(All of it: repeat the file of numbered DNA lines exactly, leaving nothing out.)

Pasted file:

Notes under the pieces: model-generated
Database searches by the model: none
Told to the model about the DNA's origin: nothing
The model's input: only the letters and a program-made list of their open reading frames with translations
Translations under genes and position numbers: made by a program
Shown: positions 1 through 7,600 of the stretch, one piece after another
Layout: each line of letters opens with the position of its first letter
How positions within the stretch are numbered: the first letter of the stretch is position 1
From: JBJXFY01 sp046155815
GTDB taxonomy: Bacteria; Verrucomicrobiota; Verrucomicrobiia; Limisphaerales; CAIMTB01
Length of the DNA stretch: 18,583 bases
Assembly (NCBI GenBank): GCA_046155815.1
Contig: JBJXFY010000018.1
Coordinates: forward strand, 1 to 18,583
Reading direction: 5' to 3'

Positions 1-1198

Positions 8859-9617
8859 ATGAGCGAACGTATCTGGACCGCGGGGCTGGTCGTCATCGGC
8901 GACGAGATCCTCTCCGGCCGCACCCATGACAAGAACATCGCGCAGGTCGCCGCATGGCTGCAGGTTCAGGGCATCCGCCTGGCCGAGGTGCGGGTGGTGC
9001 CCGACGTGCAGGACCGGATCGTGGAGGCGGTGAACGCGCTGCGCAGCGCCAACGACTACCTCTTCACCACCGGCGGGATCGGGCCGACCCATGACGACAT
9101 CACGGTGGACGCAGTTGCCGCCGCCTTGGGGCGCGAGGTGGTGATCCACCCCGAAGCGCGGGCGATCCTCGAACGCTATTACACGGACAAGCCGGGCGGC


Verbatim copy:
Notes under the pieces: model-generated
Database searches by the model: none
Told to the model about the DNA's origin: nothing
The model's input: only the letters and a program-made list of their open reading frames with translations
Translations under genes and position numbers: made by a program
Shown: positions 1 through 7,600 of the stretch, one piece after another
Layout: each line of letters opens with the position of its first letter
How positions within the stretch are numbered: the first letter of the stretch is position 1
From: JBJXFY01 sp046155815
GTDB taxonomy: Bacteria; Verrucomicrobiota; Verrucomicrobiia; Limisphaerales; CAIMTB01
Length of the DNA stretch: 18,583 bases
Assembly (NCBI GenBank): GCA_046155815.1
Contig: JBJXFY010000018.1
Coordinates: forward strand, 1 to 18,583
Reading direction: 5' to 3'

Positions 1-1198

Positions 8859-9617
8859 ATGAGCGAACGTATCTGGACCGCGGGGCTGGTCGTCATCGGC
8901 GACGAGATCCTCTCCGGCCGCACCCATGACAAGAACATCGCGCAGGTCGCCGCATGGCTGCAGGTTCAGGGCATCCGCCTGGCCGAGGTGCGGGTGGTGC
9001 CCGACGTGCAGGACCGGATCGTGGAGGCGGTGAACGCGCTGCGCAGCGCCAACGACTACCTCTTCACCACCGGCGGGATCGGGCCGACCCATGACGACAT
9101 CACGGTGGACGCAGTTGCCGCCGCCTTGGGGCGCGAGGTGGTGATCCACCCCGAAGCGCGGGCGATCCTCGAACGCTATTACACGGACAAGCCGGGCGGC